Hope for bullying prevention


[wpbp_blocks set=”all” ids=”363785″]It is estimated that 160,000 children miss school every day due to fear of attack or intimidation by other students, according to the National Education Association.

On February 28, the Safe Schools Improvement Act (SSIA) was reintroduced to a congressional committee by Sen. Robert Casey Jr. (D-PA) and co-sponsor Sen. Mark Kirk (R-IL). The bill was originally introduced March 8, 2011, by Rep. Linda Sanchez (D-CA39). The act presented in 2011 was an amendment to the Elementary and Secondary Education Act of 1965.

Jonah Matthews, a seventh grade student at Arcade Elementary in Sacramento, experiences bullying daily, and many are vowing to make it stop.
Jonah Matthews, a seventh grade student at Arcade Elementary in Sacramento, has experienced bullying, and many are vowing to make it stop.

The updated version of the bill would require schools to adopt comprehensive and research-based anti-bullying policies, provide prevention education and support services and collect data on bullying reported to the U.S. Department of Education.

Deborah Temkin, Bullying Prevention Initiative Manager at the Robert F. Kennedy Center for Justice and Human Rights, noted the immense changes the bill has had over the last several years.

“This year’s version contains specific mentions of relational aggression, a behavior that is often neglected as a form of bullying, as well as a focus on positive supports for bullying and recognition that ‘zero-tolerance’ approaches where kids who bully are removed from schools are often counterproductive,” she said.

According to the National Education Association, 90 percent of fourth through eighth graders report being victims of bullying. Sherry Matthews, mother of five, experienced bullying first-hand when her oldest son was a victim of bullying in seventh grade.

Her son was in a class where two students were disrupting the class to the point that the teacher had to stop instruction. The teacher only identified one of the offending students, so he asked the class if anyone saw who the other offending student was. Her son, knowing the answer, reported who the other student was. After class, he was kicked and pushed all the way to his next class by friends of the student he identified. After that class, they found him and continued their bullying.

“While this was not the first incident of bullying, it was the worst. You come to realize that many kids out there come from homes that teach that kind of behavior, even if unintentionally,” Matthews said.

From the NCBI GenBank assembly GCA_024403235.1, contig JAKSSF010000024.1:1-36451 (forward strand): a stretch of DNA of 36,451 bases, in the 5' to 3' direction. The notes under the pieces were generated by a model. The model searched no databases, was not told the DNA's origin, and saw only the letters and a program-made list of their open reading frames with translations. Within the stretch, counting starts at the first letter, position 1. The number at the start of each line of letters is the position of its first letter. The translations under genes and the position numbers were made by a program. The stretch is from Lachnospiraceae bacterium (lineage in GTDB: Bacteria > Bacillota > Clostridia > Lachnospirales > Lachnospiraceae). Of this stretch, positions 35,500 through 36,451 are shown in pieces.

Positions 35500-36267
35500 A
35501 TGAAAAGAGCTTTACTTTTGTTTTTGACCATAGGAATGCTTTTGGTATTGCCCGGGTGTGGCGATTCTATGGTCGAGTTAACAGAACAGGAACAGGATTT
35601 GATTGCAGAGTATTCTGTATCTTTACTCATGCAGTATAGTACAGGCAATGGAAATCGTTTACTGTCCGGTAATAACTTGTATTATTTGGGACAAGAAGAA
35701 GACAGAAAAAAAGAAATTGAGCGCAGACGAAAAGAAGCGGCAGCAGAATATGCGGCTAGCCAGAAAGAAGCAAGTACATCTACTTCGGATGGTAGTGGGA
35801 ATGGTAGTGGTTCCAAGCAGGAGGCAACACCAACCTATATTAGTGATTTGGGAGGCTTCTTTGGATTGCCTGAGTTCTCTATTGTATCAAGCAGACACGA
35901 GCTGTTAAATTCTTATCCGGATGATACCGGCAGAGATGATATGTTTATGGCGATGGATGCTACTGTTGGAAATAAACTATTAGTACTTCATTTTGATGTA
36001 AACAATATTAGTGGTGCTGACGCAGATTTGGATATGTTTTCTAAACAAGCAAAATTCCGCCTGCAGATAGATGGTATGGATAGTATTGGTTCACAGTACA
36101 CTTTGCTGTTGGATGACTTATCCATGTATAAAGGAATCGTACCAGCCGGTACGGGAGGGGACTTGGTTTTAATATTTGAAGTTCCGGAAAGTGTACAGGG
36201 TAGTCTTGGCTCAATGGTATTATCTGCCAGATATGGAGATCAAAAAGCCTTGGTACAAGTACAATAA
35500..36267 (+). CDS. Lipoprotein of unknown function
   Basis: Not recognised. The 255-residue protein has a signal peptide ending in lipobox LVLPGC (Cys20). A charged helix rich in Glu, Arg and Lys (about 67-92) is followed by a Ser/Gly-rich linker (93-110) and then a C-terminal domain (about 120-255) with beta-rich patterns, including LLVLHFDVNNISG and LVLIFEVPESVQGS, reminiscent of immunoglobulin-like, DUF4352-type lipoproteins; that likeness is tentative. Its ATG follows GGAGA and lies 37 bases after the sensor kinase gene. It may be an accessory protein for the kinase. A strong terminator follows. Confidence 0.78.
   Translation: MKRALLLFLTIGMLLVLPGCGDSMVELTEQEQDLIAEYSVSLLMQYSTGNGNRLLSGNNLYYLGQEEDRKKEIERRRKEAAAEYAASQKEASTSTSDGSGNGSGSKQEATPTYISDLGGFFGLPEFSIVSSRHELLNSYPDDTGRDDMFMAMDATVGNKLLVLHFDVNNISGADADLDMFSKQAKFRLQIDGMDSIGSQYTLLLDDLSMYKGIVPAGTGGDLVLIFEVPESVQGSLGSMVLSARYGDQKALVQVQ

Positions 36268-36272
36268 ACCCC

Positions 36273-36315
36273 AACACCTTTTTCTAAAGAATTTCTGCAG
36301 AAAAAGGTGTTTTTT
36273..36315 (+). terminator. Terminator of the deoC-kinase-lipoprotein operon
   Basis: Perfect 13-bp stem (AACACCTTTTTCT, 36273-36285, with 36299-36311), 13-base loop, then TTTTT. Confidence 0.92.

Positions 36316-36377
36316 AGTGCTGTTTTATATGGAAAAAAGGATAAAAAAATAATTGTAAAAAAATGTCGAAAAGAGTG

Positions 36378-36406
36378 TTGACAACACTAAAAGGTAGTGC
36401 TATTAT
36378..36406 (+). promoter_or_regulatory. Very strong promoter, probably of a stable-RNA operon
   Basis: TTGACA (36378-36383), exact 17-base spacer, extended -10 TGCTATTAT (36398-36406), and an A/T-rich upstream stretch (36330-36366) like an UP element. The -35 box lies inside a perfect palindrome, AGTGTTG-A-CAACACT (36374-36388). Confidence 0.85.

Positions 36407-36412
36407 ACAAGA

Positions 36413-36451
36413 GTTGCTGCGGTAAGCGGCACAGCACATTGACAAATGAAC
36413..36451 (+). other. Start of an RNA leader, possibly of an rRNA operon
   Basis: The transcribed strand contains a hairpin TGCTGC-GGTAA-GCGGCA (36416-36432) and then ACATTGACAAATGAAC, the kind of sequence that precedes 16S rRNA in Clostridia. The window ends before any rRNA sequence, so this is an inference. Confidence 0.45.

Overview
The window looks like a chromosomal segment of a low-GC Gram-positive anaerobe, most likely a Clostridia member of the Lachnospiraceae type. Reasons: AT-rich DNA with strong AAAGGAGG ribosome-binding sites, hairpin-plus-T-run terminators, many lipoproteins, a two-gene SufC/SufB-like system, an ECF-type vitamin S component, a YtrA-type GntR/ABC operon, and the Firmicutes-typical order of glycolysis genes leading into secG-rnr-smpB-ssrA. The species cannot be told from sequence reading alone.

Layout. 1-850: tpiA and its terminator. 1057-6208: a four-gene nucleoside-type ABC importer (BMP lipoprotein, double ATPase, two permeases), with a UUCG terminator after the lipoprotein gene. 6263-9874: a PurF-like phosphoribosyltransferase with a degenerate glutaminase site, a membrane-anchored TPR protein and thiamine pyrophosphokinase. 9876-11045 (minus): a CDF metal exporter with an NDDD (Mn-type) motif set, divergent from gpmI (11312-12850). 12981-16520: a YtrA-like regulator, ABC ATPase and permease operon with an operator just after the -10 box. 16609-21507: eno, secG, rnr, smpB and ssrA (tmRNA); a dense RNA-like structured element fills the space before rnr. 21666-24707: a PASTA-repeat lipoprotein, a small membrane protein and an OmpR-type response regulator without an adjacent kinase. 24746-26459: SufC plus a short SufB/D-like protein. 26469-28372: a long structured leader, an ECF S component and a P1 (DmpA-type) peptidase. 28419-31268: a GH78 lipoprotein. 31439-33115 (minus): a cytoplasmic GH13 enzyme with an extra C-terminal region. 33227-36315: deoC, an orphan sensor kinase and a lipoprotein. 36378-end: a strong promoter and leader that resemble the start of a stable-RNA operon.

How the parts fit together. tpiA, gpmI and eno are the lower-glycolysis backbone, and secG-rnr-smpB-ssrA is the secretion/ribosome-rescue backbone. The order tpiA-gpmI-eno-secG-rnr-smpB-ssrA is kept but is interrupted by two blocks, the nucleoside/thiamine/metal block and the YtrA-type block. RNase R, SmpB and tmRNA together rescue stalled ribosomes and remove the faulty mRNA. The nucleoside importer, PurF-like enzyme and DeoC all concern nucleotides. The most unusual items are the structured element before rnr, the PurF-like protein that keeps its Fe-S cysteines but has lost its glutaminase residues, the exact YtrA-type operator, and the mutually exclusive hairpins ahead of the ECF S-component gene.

“Or they have parents that are too busy or too tired to really keep tabs on what kind of behaviors that their son or daughter is portraying at school. Sometimes kids who have been bullied turn around and bully others to make them feel powerful.”

Matthews thinks the bill is a good start and is happy that the issue is being talked about.

“It seems that it’s a comprehensive bill that covers many of the issues that parents have. I like that it talks about cyber bullying. I don’t know if it would reduce bullying … but if the reporting chain is in fact effective, more information about bullying can be gathered to maybe take a more tailored approach. The more it’s talked about, the easier it is to address,” she said.

A statement from BYU’s David O. McKay School of Education website reads, “Bullying among school-age children is more common than some adults realize. Bullying has expanded in recent years from pushing someone down on the playground to spreading malicious gossip by e-mail.”

Cassandra Gonzalez, an elementary education major from Salem, Ore., has learned about bullying in her classes and has been able to brainstorm ways she will prevent bullying in her classroom.

“As a future teacher, I want to make sure that the issue of bullying is figured out by taking the approach of figuring out why an individual student is bullying. It involves intervention and care from the teacher and the staff, and addressing it to the parents,” she said.

Gonzalez feels a sense of responsibility and duty to help children who fall victim to bullying.

“Bullying must be addressed because of the long-term effects that come from it. Children need to know their values and their importance, and I believe that this will help begin to solve bullying,” said Gonzalez.

Temkin feels that this bill will help unify schools across the nation in their effort to prevent bullying.

“The most important component of SSIA is the unifying definition and the overall recognition that addressing bullying is a critical component of ensuring students’ academic success as well as the physical and mental health,” she said.

While Temkin cannot speak on behalf of Senator Casey or his staff, she noted that, “SSIA has more bipartisan support than any bullying prevention bills in the past — which have been introduced each year for at least the past 10.”

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